Introducing ICT systems
Introducing ICT systems

Start this free course now. Just create an account and sign in. Enrol and complete the course for a free statement of participation or digital badge if available.

Free course

Introducing ICT systems

14.3 Personal Digital Assistants

Personal Digital Assistants (PDAs) or handheld computers are small, portable computers. They each contain a small processor and have specially written operating systems. Two popular types of PDA at the time of writing (early 2005) are those running the Palm OS operating system and those using the Windows Mobile operating system, (also called Pocket PC). There is a range of applications purposely written for PDAs, but many also use special versions of popular applications like Microsoft Word, Excel and Outlook.

Some PDAs have very small keyboards to input data, whilst others use touch screens which can be tapped with a finger or a stylus. Many can accommodate flash memory cards to increase space for data storage. Many PDAs can be used to view digital photographs or sometimes video, and can be used to play music in MP3 format. Some PDAs even have integral digital cameras.

PDAs are designed to connect with personal computers and other PDAs to transfer data between them using a range of communication links, such as Bluetooth and infrared. At the more expensive end of the range, some PDAs have built-in mobile phones and can connect to the internet to send and receive email.

Activity 12 (self-assessment)

This activity is intended to help you consolidate your learning from sections 8–14 and give you some practice in working with the technological content of an article. The article in the attached pdf (Revel, 2004) illustrates the way PDAs, an example of an ICT system, can be used in education.

You should read this article and then answer the following questions.

  1. How can a child input data to his or her own PDA?

  2. How is data conveyed between PDAs?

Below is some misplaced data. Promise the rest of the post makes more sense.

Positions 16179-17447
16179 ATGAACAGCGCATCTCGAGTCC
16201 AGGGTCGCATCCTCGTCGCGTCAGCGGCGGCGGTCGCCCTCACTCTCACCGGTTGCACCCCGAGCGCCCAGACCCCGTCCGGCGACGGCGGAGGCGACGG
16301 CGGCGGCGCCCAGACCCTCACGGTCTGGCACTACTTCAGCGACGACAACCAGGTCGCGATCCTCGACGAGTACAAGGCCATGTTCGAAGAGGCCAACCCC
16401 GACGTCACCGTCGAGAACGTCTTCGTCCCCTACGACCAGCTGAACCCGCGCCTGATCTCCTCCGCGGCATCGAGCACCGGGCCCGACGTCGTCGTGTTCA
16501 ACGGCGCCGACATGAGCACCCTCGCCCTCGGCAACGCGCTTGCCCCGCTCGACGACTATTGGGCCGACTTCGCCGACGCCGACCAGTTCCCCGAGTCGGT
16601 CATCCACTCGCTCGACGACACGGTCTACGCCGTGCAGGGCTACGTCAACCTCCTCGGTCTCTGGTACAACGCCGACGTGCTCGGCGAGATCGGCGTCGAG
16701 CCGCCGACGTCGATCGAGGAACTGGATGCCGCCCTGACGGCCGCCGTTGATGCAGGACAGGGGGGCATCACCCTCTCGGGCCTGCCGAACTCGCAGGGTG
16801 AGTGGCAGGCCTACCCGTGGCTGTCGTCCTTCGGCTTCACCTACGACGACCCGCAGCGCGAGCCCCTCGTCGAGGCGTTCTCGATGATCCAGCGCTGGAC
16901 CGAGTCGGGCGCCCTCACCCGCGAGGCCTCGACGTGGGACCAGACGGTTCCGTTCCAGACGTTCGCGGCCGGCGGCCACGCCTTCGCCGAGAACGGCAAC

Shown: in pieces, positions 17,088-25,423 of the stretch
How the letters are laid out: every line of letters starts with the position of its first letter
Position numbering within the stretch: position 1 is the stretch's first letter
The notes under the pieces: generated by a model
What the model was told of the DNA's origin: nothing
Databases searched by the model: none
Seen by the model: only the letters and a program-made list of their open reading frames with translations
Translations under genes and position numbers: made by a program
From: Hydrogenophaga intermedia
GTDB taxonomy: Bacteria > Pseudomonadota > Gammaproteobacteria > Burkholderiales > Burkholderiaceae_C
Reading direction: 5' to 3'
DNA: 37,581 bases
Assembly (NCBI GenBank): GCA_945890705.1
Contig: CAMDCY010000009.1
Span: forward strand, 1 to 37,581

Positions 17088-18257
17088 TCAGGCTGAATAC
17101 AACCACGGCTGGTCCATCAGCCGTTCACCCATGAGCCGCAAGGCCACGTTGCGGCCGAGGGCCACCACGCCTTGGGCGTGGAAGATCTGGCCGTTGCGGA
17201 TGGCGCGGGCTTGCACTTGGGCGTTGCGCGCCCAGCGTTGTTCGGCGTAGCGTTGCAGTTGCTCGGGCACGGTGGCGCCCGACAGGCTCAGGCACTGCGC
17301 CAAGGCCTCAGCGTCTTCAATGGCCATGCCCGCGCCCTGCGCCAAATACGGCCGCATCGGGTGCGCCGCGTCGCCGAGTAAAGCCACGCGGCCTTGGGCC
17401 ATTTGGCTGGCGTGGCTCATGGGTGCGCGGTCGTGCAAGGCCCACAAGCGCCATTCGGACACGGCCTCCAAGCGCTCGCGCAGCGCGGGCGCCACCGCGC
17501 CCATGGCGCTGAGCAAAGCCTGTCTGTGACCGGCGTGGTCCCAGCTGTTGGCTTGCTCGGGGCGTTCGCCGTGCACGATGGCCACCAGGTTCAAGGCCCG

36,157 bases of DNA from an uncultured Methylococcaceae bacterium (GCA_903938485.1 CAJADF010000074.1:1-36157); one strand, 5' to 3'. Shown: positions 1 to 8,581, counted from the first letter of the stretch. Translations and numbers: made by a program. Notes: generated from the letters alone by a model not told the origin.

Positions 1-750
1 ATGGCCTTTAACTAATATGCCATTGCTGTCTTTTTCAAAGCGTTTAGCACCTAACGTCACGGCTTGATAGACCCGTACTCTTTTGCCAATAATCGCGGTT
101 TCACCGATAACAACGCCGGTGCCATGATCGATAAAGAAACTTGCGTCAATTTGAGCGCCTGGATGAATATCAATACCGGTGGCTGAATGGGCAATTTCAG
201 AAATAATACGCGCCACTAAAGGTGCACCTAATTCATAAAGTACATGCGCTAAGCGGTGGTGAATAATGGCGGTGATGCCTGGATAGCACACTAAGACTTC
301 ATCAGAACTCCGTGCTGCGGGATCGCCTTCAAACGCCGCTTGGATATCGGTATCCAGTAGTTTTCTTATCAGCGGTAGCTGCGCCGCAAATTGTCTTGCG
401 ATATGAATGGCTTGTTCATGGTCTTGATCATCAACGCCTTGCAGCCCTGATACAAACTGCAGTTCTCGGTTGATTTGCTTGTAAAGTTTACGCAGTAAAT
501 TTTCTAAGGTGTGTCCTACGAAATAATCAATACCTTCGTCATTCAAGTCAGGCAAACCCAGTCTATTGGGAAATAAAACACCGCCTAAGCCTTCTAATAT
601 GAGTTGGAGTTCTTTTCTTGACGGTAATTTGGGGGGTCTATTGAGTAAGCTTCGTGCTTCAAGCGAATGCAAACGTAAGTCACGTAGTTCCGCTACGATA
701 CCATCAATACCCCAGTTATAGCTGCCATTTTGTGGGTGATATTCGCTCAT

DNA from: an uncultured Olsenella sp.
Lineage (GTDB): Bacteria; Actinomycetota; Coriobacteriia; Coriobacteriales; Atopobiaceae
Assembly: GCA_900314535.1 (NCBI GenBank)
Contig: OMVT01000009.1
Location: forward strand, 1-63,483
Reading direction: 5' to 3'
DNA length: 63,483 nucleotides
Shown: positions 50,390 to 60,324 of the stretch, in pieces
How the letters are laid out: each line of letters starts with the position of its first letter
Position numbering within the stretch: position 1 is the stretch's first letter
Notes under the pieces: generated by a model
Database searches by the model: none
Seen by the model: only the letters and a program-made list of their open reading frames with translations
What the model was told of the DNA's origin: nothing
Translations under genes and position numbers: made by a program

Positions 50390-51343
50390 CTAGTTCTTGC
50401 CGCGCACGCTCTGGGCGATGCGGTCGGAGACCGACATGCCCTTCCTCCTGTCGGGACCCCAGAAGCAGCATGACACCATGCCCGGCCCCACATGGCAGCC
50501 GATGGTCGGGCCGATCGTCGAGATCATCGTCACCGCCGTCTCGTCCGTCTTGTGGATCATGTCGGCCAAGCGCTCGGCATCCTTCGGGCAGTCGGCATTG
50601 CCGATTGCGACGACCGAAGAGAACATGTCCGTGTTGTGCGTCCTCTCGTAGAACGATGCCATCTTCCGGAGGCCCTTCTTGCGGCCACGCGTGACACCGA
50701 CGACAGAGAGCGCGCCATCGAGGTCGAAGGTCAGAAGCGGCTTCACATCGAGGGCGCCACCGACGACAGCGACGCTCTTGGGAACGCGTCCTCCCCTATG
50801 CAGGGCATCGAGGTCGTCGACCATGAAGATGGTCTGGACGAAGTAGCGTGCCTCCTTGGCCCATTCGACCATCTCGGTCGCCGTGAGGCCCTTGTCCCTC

3. How does the PDA output data to the child?

  4. Give an example from the article of how the PDA manipulates data.

Note: In case you're not familiar with it, the National Grid for Learning is (at the time of writing) a government initiative in the UK that provides a network of educational resources on the internet. These resources are available for use by children, parents and teachers as well as librarians and those involved in adult education.

Click on the 'view document' link below to read Phil Revell's 'Miniature Computers Are Adding Up To Fun'

View document [Tip: hold Ctrl and click a link to open it in a new tab. (Hide tip)]


  1. The PDA has a digital camera for images, a voice recorder for sound, a touch screen and 'Graffiti' software which converts handwriting to text.

  2. The article mentions infrared and Bluetooth as the means by which data is 'beamed' between PDAs.

  3. The article mentions a screen and headphones.

  4. This process is a little less obvious than the others. The examples I came up with are:

    • some children are playing noughts and crosses, which involves manipulation of images on the screen;

    • the children incorporate pictures and text in their stories, which involves the manipulation of graphical and textual data;

    • the children's handwriting is converted into text using the 'Graffiti' software;

    • a maths program is mentioned;

    • the children play music, which involves manipulating sound files.

Skip Your course resources

Take your learning further

Making the decision to study can be a big step, which is why you'll want a trusted University. The Open University has 50 years’ experience delivering flexible learning and 170,000 students are studying with us right now. Take a look at all Open University courses.

If you are new to University-level study, we offer two introductory routes to our qualifications. You could either choose to start with an Access module, or a module which allows you to count your previous learning towards an Open University qualification. Read our guide on Where to take your learning next for more information.

Not ready for formal University study? Then browse over 1000 free courses on OpenLearn and sign up to our newsletter to hear about new free courses as they are released.

Every year, thousands of students decide to study with The Open University. With over 120 qualifications, we’ve got the right course for you.

Request an Open University prospectus371